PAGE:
Effects of muscle cooling on the stiffness of the human gastrocnemius muscle in vivo

Tetsuro Muraoka, Kohei Omuro, Taku Wakahara, Tadashi Muramatsu, Hiroaki Kanehisa, Tetsuo Fukunaga, Kazuyuki Kanosue

Research output: Contribution to journalArticle

19 Citations (Scopus)

Abstract

Background/Aims: The effects of muscle cooling on the stiffness of the human gastrocnemius muscle (GAS) were examined in vivo. Methods: The knee joint was passively extended from 90 to 0deg; (0° = full knee extended position) with a constant ankle angle of 10° dorsiflexed position (0° = the sole of the foot is approximately perpendicular to the anterior margin of the shaft of the tibia) in a control condition (room temperature of 18-23°C) and a cooling condition (muscle temperature decreased by 5.8 ± 1.7°C after cooling using a cold water bath at a temperature of 5-8°C for 60 min). The change in passive Achilles tendon force, muscle fascicle length of GAS and muscle temperature were measured (n = 6) during the motion. Results and Conclusion: GAS stiffness was significantly greater in the cooling condition (20 ± 8 N/mm) than the control condition (18 ± 8 N/mm). There was no cooling effect on the muscle slack length, beyond which passive muscle force arises. The maximum passive Achilles tendon force significantly increased by 19 ± 20% after cooling. These results suggested that cooling increased the passive muscle force due to the increase in the muscle stiffness rather than the shift of the muscle slack length.

Original languageEnglish
Pages (from-to)152-160
Number of pages9
JournalCells Tissues Organs
Volume187
Issue number2
DOIs
Publication statusPublished - 2008 Feb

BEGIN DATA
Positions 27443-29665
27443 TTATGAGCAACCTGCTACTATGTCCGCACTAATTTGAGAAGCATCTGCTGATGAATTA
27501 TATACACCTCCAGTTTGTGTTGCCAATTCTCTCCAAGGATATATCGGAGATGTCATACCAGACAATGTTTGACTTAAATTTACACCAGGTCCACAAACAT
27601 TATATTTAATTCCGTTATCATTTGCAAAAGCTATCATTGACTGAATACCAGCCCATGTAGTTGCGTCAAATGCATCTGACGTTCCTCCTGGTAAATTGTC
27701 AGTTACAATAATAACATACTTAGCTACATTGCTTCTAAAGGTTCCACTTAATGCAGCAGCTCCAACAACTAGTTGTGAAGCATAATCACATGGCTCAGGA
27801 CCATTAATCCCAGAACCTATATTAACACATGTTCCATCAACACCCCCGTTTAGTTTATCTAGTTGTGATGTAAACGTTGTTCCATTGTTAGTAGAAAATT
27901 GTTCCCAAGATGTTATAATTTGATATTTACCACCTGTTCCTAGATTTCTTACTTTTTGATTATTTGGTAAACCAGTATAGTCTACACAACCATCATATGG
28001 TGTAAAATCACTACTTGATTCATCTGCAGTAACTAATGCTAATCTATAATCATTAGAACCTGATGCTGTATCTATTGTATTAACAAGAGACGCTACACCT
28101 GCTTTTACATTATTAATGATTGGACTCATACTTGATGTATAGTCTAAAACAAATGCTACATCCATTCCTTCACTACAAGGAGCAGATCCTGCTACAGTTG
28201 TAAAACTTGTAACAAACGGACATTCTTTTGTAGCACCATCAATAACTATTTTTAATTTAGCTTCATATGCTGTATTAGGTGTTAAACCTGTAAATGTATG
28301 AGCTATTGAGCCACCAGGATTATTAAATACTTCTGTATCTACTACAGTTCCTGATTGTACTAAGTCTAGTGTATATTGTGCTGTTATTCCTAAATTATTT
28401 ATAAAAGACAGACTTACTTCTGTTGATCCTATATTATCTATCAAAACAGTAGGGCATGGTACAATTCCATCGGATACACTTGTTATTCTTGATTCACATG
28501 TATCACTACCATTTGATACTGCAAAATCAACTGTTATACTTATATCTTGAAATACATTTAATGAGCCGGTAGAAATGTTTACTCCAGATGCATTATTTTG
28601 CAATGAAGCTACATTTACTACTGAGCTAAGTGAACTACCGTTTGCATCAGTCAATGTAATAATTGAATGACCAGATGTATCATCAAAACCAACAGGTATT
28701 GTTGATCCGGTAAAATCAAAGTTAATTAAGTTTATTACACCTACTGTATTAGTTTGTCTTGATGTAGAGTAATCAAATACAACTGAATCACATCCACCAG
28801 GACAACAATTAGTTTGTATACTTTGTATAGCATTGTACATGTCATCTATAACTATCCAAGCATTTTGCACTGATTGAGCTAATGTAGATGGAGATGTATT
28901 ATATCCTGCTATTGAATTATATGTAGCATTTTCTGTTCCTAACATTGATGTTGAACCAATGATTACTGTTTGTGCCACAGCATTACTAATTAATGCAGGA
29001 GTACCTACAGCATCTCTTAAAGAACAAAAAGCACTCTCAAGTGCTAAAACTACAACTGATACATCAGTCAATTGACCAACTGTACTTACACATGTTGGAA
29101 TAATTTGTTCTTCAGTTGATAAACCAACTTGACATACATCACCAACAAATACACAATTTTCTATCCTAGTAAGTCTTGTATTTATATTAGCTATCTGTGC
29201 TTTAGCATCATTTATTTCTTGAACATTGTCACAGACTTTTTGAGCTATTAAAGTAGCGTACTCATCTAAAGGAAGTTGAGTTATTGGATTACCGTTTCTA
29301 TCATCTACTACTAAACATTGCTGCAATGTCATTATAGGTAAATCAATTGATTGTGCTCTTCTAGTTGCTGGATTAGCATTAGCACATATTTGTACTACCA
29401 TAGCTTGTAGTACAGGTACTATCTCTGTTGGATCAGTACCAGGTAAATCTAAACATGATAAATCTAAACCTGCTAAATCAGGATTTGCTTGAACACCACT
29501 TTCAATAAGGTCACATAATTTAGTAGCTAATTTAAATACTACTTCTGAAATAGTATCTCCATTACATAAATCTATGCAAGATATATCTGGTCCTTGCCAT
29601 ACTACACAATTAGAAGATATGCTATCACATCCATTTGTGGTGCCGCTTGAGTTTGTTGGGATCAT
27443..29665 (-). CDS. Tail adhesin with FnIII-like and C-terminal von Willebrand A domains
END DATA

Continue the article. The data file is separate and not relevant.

Fingerprint

Skeletal Muscle
Muscles
Achilles Tendon
Temperature
Knee Joint
Tibia
Baths
Ankle
Foot
Knee
Water

Keywords

  • Skeletal muscle
  • Temperature
  • Ultrasonography

ASJC Scopus subject areas

  • Anatomy

Cite this

Muraoka, T., Omuro, K., Wakahara, T., Muramatsu, T., Kanehisa, H., Fukunaga, T., & Kanosue, K. (2008). Effects of muscle cooling on the stiffness of the human gastrocnemius muscle in vivo. Cells Tissues Organs, 187(2), 152-160. https://doi.org/10.1159/000109943

Effects of muscle cooling on the stiffness of the human gastrocnemius muscle in vivo. / Muraoka, Tetsuro; Omuro, Kohei; Wakahara, Taku; Muramatsu, Tadashi; Kanehisa, Hiroaki; Fukunaga, Tetsuo; Kanosue, Kazuyuki.

In: Cells Tissues Organs, Vol. 187, No. 2, 02.2008, p. 152-160.

Research output: Contribution to journalArticle

Muraoka, T, Omuro, K, Wakahara, T, Muramatsu, T, Kanehisa, H, Fukunaga, T & Kanosue, K 2008, 'Effects of muscle cooling on the stiffness of the human gastrocnemius muscle in vivo', Cells Tissues Organs, vol. 187, no. 2, pp. 152-160. https://doi.org/10.1159/000109943
Muraoka, Tetsuro ; Omuro, Kohei ; Wakahara, Taku ; Muramatsu, Tadashi ; Kanehisa, Hiroaki ; Fukunaga, Tetsuo ; Kanosue, Kazuyuki. / Effects of muscle cooling on the stiffness of the human gastrocnemius muscle in vivo. In: Cells Tissues Organs. 2008 ; Vol. 187, No. 2. pp. 152-160.
@article{6f38bf9e2f044110b44f51f11e4e603e,
title = "Effects of muscle cooling on the stiffness of the human gastrocnemius muscle in vivo",
abstract = "Background/Aims: The effects of muscle cooling on the stiffness of the human gastrocnemius muscle (GAS) were examined in vivo. Methods: The knee joint was passively extended from 90 to 0deg; (0° = full knee extended position) with a constant ankle angle of 10° dorsiflexed position (0° = the sole of the foot is approximately perpendicular to the anterior margin of the shaft of the tibia) in a control condition (room temperature of 18-23°C) and a cooling condition (muscle temperature decreased by 5.8 ± 1.7°C after cooling using a cold water bath at a temperature of 5-8°C for 60 min). The change in passive Achilles tendon force, muscle fascicle length of GAS and muscle temperature were measured (n = 6) during the motion. Results and Conclusion: GAS stiffness was significantly greater in the cooling condition (20 ± 8 N/mm) than the control condition (18 ± 8 N/mm). There was no cooling effect on the muscle slack length, beyond which passive muscle force arises. The maximum passive Achilles tendon force significantly increased by 19 ± 20{\%} after cooling. These results suggested that cooling increased the passive muscle force due to the increase in the muscle stiffness rather than the shift of the muscle slack length.",